Strategies of Nuclear Proliferation: How States Learned to Love Getting the Bomb
Vipin Narang
Wednesday, 17 February 2016
11:30 am
Conference Hall, Centre for Policy Research

This talk explores so-called strategies of nuclear acquisition. It attempts to open a research agenda on how states pursue the bomb, rather than simply why which has dominated scholarship for the past twenty years. Narang develops a typology of acquisition strategies and a theory for why states might select one over the other. He tests his typology and theory on every state that tried to pursue nuclear weapons since 1945, and will focus on the cases of India, Japan, and West Germany in this talk. This talk will be followed by a discussion.

Vipin Narang is Mitsui Career Development Associate Professor of Political Science at MIT and a member of MIT’s Security Studies Program. He received his Ph.D. from the Department of Government, Harvard University in May 2010, where he was awarded the Edward M. Chase Prize for the best dissertation in international relations. He holds a B.S. and M.S. in chemical engineering with distinction from Stanford University and an M. Phil with Distinction in international relations from Balliol College, Oxford University, where he studied on a Marshall Scholarship. He has been a fellow at Harvard University’s Olin Institute for Strategic Studies, a predoctoral fellow at Harvard University’s Belfer Center for Science and International Affairs, and a Stanton junior faculty fellow at Stanford University’s Center for International Security and Cooperation. His research interests include nuclear proliferation and strategy, South Asian security, and general security studies.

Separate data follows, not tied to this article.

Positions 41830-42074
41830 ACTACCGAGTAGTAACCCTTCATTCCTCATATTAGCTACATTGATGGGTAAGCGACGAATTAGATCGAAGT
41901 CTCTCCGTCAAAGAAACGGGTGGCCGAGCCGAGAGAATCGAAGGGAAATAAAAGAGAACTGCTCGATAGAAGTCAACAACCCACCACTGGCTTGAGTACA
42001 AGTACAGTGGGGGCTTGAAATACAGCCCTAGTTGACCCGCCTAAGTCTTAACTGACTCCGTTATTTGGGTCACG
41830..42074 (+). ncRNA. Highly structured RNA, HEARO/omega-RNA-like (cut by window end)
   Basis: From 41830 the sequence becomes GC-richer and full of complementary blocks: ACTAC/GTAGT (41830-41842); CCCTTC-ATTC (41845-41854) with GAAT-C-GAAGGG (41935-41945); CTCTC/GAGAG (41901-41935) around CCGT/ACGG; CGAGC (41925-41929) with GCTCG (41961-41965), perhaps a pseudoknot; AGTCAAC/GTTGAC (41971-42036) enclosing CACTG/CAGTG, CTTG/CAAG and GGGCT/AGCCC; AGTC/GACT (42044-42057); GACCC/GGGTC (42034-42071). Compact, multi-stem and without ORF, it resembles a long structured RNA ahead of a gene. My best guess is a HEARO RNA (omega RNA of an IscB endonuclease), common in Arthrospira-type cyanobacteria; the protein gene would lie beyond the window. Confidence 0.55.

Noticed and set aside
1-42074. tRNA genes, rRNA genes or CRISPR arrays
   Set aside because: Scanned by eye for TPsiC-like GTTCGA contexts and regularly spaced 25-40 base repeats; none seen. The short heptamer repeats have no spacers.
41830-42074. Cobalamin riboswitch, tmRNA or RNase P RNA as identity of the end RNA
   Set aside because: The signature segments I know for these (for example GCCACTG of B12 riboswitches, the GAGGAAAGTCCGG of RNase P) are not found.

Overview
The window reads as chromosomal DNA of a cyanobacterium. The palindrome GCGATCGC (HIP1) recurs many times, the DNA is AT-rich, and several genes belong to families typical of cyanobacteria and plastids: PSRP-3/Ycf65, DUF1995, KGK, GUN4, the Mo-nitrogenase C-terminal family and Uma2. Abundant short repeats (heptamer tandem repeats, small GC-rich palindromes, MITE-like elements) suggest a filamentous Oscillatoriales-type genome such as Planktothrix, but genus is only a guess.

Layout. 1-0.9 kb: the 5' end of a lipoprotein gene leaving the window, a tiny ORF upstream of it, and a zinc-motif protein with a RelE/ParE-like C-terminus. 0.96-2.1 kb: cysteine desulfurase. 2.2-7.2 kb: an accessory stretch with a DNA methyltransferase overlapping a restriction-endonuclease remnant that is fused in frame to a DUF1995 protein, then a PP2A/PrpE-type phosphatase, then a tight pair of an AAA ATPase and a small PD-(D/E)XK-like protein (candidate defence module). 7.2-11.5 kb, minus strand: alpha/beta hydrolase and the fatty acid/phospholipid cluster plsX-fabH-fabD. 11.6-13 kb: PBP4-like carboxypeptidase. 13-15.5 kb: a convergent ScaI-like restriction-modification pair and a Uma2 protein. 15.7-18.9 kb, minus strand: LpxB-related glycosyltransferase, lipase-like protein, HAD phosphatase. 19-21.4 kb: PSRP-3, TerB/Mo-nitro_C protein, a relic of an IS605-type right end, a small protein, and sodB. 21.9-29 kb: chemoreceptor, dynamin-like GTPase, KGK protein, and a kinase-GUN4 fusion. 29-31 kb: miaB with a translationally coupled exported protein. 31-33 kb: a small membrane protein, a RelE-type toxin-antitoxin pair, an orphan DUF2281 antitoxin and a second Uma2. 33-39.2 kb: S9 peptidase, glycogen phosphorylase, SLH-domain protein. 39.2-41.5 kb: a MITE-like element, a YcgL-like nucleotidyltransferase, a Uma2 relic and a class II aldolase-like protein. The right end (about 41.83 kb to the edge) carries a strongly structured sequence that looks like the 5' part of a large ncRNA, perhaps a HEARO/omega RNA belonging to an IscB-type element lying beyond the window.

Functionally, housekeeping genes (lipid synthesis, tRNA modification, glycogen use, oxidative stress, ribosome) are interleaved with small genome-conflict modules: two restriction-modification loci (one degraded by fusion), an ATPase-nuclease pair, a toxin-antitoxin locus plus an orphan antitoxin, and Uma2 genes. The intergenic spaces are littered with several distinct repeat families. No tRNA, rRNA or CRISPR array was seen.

His first book Nuclear Strategy in the Modern Era (Princeton University Press, 2014) on the deterrence strategies of regional nuclear powers won the 2015 ISA International Security Studies Section Best Book Award. He is currently working on his second book, Strategies of Nuclear Proliferation (Princeton University Press, under contract), which explores how states pursue nuclear weapons.  His work has been published in several journals including International Security, Journal of Conflict Resolution, The Washington Quarterly,and International Organization.